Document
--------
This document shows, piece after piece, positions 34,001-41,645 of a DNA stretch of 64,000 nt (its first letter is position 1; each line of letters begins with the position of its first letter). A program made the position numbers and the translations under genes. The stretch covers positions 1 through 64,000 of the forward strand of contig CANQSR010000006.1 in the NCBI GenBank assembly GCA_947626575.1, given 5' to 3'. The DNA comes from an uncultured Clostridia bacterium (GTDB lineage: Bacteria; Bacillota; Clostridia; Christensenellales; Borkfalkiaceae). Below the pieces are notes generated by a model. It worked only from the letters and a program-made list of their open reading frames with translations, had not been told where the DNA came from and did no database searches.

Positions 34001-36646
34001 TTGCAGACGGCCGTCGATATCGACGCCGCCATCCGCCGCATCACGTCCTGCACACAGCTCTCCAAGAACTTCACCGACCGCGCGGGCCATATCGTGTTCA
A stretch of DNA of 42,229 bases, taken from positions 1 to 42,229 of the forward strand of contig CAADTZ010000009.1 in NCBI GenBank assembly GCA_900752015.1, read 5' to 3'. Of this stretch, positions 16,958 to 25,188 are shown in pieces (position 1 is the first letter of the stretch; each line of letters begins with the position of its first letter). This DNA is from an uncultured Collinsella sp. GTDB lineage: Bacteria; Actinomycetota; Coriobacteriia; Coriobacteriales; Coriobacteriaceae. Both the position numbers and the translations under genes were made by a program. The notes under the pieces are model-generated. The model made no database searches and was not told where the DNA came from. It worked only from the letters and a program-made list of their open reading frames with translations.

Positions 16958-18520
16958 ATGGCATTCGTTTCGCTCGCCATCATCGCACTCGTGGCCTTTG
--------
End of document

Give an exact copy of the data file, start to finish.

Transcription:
This document shows, piece after piece, positions 34,001-41,645 of a DNA stretch of 64,000 nt (its first letter is position 1; each line of letters begins with the position of its first letter). A program made the position numbers and the translations under genes. The stretch covers positions 1 through 64,000 of the forward strand of contig CANQSR010000006.1 in the NCBI GenBank assembly GCA_947626575.1, given 5' to 3'. The DNA comes from an uncultured Clostridia bacterium (GTDB lineage: Bacteria; Bacillota; Clostridia; Christensenellales; Borkfalkiaceae). Below the pieces are notes generated by a model. It worked only from the letters and a program-made list of their open reading frames with translations, had not been told where the DNA came from and did no database searches.

Positions 34001-36646
34001 TTGCAGACGGCCGTCGATATCGACGCCGCCATCCGCCGCATCACGTCCTGCACACAGCTCTCCAAGAACTTCACCGACCGCGCGGGCCATATCGTGTTCA
A stretch of DNA of 42,229 bases, taken from positions 1 to 42,229 of the forward strand of contig CAADTZ010000009.1 in NCBI GenBank assembly GCA_900752015.1, read 5' to 3'. Of this stretch, positions 16,958 to 25,188 are shown in pieces (position 1 is the first letter of the stretch; each line of letters begins with the position of its first letter). This DNA is from an uncultured Collinsella sp. GTDB lineage: Bacteria; Actinomycetota; Coriobacteriia; Coriobacteriales; Coriobacteriaceae. Both the position numbers and the translations under genes were made by a program. The notes under the pieces are model-generated. The model made no database searches and was not told where the DNA came from. It worked only from the letters and a program-made list of their open reading frames with translations.

Positions 16958-18520
16958 ATGGCATTCGTTTCGCTCGCCATCATCGCACTCGTGGCCTTTG